The whole goddamned point is that there is no one alive who genuinely thinks that the D3 that Jay Wilson and team came up with was reusing significant portions of the D3 MMO that Blizzard North made and that saying "they started development on D3 in 2001" is HIGHLY misleading without the rest of the facts.
    67.1k elite kills :: 1.98m total kills :: p255
    Planet Express <PlanEx>
    (V) (°,,°) (V)
  • #122
    Shhh, guys; don't use facts to dismiss a hater's comment or point of view. They'll call you a fanboy and become angry about being wrong.

    The sheer amount of ignorance (and drama) surrounding the Diablo franchise and the recent Jay Wilson news is astounding,

    It scares the shit out of me seeing all these people behaving this way on the internet - because that's what they really are deep down (when nobody's looking and when they're protected by anonymity): full of hatred and extremely ignorant and tunnel visioned.

    Dozens, if not hundreds (cause I haven't checked them all), of posts showing actual hatred towards a person and a game. First world problems, uh?
  • #123
    Quote from overneathe

    Quote from Litheum

    Just curios, how do you know so much about the business side of Blizzard? Just that much of a fan, or is their more to it than that? (in game development yourself or something)?


    I've been a game journalist for about 5 years now. Can't really escape knowing these things when sometimes (not really on this site) you have to write huge materials on them. But I've indeed worked for a few companies now. Nothing big. But it brings lots of perspective.


    Ah, I see, makes sense.
  • #124
    Quote from Zero(pS)

    It scares the shit out of me seeing all these people behaving this way on the internet - because that's what they really are deep down (when nobody's looking and when they're protected by anonymity): full of hatred and extremely ignorant and tunnel visioned.


    I'm afraid that's no longer the case, sadly. Worse than fan forums, far worse than battle.net... is Facebook. Where people have the worst language, the lowest kind of argumentation and the biggest sheep-like behavior. I'm afraid the past theories of anonymity have failed now that everyone uses their real name but the behavior is x10 worse.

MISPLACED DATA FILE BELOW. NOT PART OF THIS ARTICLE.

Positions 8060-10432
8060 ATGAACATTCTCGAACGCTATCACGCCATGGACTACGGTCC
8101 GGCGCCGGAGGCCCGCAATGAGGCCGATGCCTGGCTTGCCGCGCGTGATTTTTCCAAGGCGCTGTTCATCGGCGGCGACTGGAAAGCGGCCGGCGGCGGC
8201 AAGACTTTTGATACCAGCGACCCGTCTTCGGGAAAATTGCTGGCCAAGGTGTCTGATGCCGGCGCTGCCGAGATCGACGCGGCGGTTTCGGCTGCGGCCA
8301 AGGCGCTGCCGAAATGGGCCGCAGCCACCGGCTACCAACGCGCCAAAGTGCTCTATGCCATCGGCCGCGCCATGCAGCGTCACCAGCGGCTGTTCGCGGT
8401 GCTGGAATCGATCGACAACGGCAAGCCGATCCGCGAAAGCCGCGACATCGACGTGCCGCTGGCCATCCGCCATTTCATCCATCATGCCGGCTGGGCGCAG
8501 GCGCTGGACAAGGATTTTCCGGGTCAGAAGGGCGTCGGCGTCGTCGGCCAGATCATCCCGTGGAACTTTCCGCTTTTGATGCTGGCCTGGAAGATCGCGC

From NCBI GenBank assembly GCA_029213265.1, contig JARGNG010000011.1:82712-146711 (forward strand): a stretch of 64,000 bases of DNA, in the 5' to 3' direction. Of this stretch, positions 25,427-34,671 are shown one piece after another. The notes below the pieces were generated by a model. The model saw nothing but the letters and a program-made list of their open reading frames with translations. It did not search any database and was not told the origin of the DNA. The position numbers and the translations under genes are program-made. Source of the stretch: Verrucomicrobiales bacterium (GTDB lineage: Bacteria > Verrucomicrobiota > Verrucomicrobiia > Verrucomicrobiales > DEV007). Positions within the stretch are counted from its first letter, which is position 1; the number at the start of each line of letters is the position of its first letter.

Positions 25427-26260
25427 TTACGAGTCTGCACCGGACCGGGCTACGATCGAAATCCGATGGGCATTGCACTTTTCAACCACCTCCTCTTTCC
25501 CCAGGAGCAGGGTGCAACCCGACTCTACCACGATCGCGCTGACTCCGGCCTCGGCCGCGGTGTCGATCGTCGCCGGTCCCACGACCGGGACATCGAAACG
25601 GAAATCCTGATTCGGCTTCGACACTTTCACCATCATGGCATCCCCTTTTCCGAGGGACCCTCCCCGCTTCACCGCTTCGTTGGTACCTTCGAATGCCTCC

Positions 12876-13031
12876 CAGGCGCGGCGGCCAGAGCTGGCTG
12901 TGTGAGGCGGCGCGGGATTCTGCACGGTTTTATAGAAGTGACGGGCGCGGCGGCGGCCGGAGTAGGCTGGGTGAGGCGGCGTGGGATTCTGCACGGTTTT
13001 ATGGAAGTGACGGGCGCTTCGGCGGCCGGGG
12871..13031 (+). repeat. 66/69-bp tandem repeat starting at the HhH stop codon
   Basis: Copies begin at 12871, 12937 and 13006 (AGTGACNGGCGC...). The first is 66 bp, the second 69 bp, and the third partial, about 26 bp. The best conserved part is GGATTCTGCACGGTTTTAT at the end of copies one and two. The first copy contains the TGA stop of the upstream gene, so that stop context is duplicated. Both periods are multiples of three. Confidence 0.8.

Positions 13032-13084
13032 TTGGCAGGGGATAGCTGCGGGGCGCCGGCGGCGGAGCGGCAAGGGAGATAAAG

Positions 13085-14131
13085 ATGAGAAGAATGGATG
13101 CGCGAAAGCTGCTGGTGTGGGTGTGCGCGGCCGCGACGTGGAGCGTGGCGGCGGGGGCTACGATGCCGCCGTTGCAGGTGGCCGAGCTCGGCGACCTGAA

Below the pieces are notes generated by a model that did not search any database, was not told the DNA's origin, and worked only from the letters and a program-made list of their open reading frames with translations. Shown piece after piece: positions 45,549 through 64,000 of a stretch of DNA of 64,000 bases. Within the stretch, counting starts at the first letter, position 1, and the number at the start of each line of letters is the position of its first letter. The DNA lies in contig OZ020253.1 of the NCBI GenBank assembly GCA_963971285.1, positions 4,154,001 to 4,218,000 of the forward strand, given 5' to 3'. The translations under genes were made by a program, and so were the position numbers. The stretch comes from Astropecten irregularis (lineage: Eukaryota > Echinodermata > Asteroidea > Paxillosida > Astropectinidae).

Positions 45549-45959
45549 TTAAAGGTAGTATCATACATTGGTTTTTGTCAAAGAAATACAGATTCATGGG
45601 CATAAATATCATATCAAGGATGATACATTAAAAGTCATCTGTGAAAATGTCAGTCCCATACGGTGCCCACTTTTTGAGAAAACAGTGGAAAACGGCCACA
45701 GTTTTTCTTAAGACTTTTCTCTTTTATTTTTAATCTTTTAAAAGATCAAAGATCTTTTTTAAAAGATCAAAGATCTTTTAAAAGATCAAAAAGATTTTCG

• #125
    Quote from overneathe

    Quote from Zero(pS)

    It scares the shit out of me seeing all these people behaving this way on the internet - because that's what they really are deep down (when nobody's looking and when they're protected by anonymity): full of hatred and extremely ignorant and tunnel visioned.


    I'm afraid that's no longer the case, sadly. Worse than fan forums, far worse than battle.net... is Facebook. Where people have the worst language, the lowest kind of argumentation and the biggest sheep-like behavior. I'm afraid the past theories of anonymity have failed now that everyone uses their real name but the behavior is x10 worse.


    Yah, and I'm really not sure comments made by most people really represent what they think, wether it's anonymous or not. A lot of it is attention seeking, attempts at wit/humour, or emotionally driven nonsense seeking pity or a some other reaction.

    I think that bothers me more than knowing some people are really as dumb and angry as they sound on the internet.....the fact people say things they don't mean at all, have no facts, or just try for a reaction. They can't be reasoned with, and pretty much destroy any real chance of meaningful conversation on the internet.....which is a damn shame because there is no better way to gets groups of people from around the world talking about a topic.

    And when you try to moderate them.....they scream freedom of speach, and further derail the topic.
    With the news so full of politics and skewed views on how they deliver any story, I just want someone to invent a new form of media that isnt full of crap.
  • #126
    Anyway, in an attempt to get things back on topic.

    End-game content in D3 revolves around running A3 endlessly. There are some arguments against that fact:
    You don't HAVE TO farm A3.
    Ubers are another option for end-game content.
    You can play hardcore, or gear alts instead.
    You can play without the AH.

    My counter to that is a very large part of the community wants to steadily improve their character, playing the game the way it is designed. Rigt now, it is very hard to do that when having 1 character and farming A3 is the best way to improve your characters. Once you have 1really good Hellfire for your main, theres really no point in even getting hellfires for your alts because theres not much point in farming Plvls for alts, when your main will always be the best way to get upgrades for all your characters.

    Also, because upgrades for your main cost exponentially more over time, it isnt even reasonable to spend your gold to gear your alts. If your next upgrade on your main is gonna cost 80 million, and you hve 20 million, you feel the best way to improve your character is to save that 20 million because you need it for the next upgrade.